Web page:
It started off as an on-field presentation, occasionally switched to other venues such as one of Wolverhampton’s best-known nightspots and then became concentrated on Molineux after Sir Jack Hayward’s spectacular stadium redevelopment a quarter of a century ago.

Still, though, the eagerly-awaited unveiling night for the club’s main Player of the Year award has had other homes, such as the Civic Hall in the middle of the 1990s and, in the last few years, the spacious and stylish Telford International Centre. So how many of the recipients can you remember? And you may be surprised by some of the omissions from the 1970s. Here’s the complete list and a reminder of who you may have forgotten……

Various of the photos below, especially the more recent ones, are courtesy of Wolves and we thank them for their cooperation. Fans looking to have a flutter can head over to bet365 and either place a bet on the team or on which players will be the goalscorers.


Ruben Neves

What more can be said of this wonderfully watchable play-maker and talent? He might have departed earlier but buckled down to another year at the club and emerged as an inspiring, lead-by-example captain on top of everything else he has offered. He hasn’t been a moment’s trouble to anyone at Molineux – other than accumulating too many bookings anyway – and has remained pure class in becoming another two-time winner of this award.


Jose Sa

Keepers have featured strongly as Wolves’ star performers and the bearded giant stepped up impressively when signed in the summer of 2021. His countryman, Rui Patricio, had left a sizeable hole by departing to Roma but the transition was smooth as his replacement won over the Molineux masses immediately. He was a virtual ever-present in his first English season and part of Portugal’s senior set-up along the way.


Pedro Neto

This was a tough season for many at Molineux, not least because of covid and the speed with which it emptied grounds. But the twinkle-toed youngster coped superbly, using those exciting advances down the wing to become a regular scorer in a side who took some backward steps in Nuno’s final months. Handed his international chance by Portugal, the former Braga and Lazio player surprised no-one by scoring on his debut.


Raul Jimenez

From Northern Ireland to Armenia, Italy to Portugal, the brilliant centre-forward was at the goal-scoring heart of an utterly epic Wolves season. With 27 goals in his 55 club appearances in that far-reaching campaign, no wonder he became the first man since Steve Bull in the second half of the 1990s to retain his POTY award. Here’s the proof of what a feat that was….only Paul Bradshaw, in the early 1980s, had previously done so.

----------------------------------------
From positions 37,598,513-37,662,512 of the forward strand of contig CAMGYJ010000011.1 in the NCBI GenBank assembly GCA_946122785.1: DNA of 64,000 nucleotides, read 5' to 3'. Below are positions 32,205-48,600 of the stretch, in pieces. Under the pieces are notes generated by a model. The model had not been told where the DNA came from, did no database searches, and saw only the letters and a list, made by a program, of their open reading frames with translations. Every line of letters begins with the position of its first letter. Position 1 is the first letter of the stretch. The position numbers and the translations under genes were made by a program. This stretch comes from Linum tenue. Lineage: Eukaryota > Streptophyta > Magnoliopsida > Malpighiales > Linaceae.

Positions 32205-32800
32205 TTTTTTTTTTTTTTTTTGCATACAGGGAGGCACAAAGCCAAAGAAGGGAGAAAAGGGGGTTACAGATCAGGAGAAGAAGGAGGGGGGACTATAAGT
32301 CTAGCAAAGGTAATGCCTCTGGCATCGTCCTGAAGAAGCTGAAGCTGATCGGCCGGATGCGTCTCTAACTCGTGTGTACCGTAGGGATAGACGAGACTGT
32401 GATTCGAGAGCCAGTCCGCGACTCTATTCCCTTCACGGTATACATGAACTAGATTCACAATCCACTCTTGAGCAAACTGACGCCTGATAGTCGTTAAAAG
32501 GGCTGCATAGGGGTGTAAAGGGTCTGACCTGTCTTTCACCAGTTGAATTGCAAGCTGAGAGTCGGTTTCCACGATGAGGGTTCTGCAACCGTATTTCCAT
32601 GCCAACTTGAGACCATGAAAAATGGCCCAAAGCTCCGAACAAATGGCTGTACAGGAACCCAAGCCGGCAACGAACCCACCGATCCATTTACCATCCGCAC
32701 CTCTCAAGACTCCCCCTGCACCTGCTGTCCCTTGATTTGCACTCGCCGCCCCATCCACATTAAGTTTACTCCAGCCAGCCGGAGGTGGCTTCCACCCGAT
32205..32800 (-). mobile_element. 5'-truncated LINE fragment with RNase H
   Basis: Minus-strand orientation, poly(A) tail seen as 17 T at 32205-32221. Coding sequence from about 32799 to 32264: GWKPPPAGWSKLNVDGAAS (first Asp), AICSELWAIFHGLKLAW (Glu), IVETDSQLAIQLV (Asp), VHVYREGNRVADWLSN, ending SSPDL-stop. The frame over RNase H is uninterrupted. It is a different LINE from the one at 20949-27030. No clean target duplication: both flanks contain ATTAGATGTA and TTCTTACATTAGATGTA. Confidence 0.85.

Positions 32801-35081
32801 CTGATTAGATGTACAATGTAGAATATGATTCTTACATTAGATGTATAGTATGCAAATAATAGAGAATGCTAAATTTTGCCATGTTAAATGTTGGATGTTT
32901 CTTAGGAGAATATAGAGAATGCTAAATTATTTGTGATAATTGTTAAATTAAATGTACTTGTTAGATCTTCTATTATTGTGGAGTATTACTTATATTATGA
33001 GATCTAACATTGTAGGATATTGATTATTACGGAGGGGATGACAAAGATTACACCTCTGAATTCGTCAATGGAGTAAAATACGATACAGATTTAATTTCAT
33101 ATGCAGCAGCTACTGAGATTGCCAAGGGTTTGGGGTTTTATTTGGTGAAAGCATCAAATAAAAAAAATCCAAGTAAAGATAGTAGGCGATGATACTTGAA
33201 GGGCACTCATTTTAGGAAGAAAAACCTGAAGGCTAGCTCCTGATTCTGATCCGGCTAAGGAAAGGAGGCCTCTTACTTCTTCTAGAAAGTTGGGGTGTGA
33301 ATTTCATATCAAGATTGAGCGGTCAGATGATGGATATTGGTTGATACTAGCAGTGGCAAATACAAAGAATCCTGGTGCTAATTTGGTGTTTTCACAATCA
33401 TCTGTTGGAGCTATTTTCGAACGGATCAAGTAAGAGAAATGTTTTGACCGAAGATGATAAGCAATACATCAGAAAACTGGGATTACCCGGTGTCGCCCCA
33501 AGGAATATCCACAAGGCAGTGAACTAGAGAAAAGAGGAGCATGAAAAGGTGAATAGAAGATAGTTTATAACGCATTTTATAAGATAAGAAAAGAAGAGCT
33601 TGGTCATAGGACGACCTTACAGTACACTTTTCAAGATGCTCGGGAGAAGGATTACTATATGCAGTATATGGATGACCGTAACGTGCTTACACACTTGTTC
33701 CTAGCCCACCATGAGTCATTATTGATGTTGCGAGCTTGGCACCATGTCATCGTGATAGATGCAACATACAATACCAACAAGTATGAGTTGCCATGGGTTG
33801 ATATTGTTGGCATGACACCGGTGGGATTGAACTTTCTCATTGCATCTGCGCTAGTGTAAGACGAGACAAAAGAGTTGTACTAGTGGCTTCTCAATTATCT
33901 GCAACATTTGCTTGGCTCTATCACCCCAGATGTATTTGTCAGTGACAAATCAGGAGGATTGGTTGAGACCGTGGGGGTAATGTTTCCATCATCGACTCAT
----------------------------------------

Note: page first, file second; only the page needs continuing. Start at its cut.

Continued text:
Raul Jimenez

A popular third successive overseas conquest after the previous 16 years brought 14 winners from these islands. The tall no 9 is Wolves’ first Mexican and what a player he is! He scored on his Premier League debut, accumulated steadily throughout the season for club and country and made a copper-bottomed case for Wolves to sign him permanently. Chelsea twice, Spurs twice, Liverpool, Manchester United, even Uruguay….he made them all suffer.


Ruben Neves

As the Iberian influence at Molineux grew stronger and stronger, there were some memorable goals in Wolves’ runaway Championship triumph – and then there was that absolute stunner against Derby. But what else would you expect from such a class act? Here is a prodigious talent who repeatedly shows maturity beyond his years. No wonder Portuguese football is in such a healthy state. Thank-you, Nuno. Thank-you, Porto. Thank-you, Jorge Mendes.


Helder Costa

The talented former Benfica and Monaco man was up and down like a bouncing football at the club’s glitzy Player of the Year night at Telford as he was feted for his first English season during several visits to the stage. His 12 goals included some real beauties and lit up a disappointing Molineux campaign in which he also played brilliantly in the epic win at Liverpool.


Matt Doherty

Another coup for the defenders as the dependable Dubliner took his turn up on the stage at Telford’s International Centre. Solid displays at full-back during a generally forgettable Molineux season were illuminated by continued occasional demonstrations of his ability to come up with a special goal. Not for seven years had this main award been won by an Irishman.


Richard Stearman

Hardly anyone bettered the Wolverhampton-born defender’s appearance tally of 45 in this successful return by the club to second-tier football. Along the way, he helped keep no fewer than three clean sheets against Fulham, which no doubt partly explains why the Londoners came in the following autumn and signed him in a deal that some at Molineux saw as controversial.


Kevin McDonald

League One was hardly equipped to deal with a Wolves side expertly orchestrated by their play-maker, who was duly named in the third-tier PFA team of the season. What a steal it was when he arrived during Kenny Jackett’s early weeks! Time is moving on fast – the Scottish international was born in the other season in which Wolves took the third tier by storm, 1988-89.

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